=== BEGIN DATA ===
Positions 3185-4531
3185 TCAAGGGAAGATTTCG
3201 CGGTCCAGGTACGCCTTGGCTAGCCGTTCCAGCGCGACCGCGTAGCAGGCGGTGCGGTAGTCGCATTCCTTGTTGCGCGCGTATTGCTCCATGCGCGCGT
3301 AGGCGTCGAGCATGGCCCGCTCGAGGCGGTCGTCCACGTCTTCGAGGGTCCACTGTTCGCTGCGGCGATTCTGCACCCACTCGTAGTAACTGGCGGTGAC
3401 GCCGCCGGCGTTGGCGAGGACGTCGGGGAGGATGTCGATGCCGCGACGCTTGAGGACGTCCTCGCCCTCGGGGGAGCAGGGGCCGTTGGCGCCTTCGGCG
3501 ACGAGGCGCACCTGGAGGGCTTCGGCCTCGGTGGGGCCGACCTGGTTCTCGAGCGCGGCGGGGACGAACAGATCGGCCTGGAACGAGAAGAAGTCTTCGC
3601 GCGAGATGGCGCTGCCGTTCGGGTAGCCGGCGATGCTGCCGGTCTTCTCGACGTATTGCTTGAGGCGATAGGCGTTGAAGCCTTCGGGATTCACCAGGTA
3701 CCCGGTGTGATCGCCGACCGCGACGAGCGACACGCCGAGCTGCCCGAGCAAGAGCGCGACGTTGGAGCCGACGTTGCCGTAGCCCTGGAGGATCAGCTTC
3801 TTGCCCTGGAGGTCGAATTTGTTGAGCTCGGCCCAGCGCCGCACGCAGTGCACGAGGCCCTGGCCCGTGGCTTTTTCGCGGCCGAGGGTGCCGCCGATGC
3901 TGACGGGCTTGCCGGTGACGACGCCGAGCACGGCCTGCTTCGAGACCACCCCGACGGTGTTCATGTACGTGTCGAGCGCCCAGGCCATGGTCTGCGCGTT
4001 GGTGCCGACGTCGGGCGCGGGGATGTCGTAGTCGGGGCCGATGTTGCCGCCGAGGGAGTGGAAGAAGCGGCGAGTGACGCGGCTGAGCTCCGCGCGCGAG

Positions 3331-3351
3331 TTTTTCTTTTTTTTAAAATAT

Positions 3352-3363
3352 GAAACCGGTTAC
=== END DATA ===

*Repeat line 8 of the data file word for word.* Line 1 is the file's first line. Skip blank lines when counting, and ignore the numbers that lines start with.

3701 CCCGGTGTGATCGCCGACCGCGACGAGCGACACGCCGAGCTGCCCGAGCAAGAGCGCGACGTTGGAGCCGACGTTGCCGTAGCCCTGGAGGATCAGCTTC